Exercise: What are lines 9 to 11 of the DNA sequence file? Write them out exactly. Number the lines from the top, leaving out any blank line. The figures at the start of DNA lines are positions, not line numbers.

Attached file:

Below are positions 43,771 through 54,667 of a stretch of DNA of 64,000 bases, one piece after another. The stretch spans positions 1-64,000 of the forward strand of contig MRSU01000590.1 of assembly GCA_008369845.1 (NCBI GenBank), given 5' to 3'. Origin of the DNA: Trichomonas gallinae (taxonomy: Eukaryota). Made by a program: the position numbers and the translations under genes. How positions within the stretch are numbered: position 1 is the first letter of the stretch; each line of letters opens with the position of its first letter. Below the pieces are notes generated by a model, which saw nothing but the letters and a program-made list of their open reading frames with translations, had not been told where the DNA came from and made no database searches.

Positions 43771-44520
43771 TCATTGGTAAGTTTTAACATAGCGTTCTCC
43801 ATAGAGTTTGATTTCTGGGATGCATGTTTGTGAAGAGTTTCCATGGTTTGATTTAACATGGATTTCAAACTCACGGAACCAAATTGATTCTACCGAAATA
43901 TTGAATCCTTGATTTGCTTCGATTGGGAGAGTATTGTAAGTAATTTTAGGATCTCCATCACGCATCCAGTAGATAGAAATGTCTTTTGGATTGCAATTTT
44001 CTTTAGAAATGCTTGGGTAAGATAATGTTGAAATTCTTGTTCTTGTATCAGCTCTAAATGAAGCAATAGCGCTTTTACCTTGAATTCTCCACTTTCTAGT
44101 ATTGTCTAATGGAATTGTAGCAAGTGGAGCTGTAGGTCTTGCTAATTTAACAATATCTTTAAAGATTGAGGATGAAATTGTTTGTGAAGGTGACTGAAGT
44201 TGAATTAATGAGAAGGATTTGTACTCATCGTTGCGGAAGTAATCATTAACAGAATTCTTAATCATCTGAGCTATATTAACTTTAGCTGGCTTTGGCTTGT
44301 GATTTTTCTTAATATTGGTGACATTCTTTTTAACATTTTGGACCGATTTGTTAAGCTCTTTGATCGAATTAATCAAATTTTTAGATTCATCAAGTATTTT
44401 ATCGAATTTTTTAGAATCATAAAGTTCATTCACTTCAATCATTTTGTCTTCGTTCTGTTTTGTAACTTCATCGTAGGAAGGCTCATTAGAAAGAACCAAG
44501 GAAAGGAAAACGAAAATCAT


44301 GATTTTTCTTAATATTGGTGACATTCTTTTTAACATTTTGGACCGATTTGTTAAGCTCTTTGATCGAATTAATCAAATTTTTAGATTCATCAAGTATTTT
44401 ATCGAATTTTTTAGAATCATAAAGTTCATTCACTTCAATCATTTTGTCTTCGTTCTGTTTTGTAACTTCATCGTAGGAAGGCTCATTAGAAAGAACCAAG
44501 GAAAGGAAAACGAAAATCAT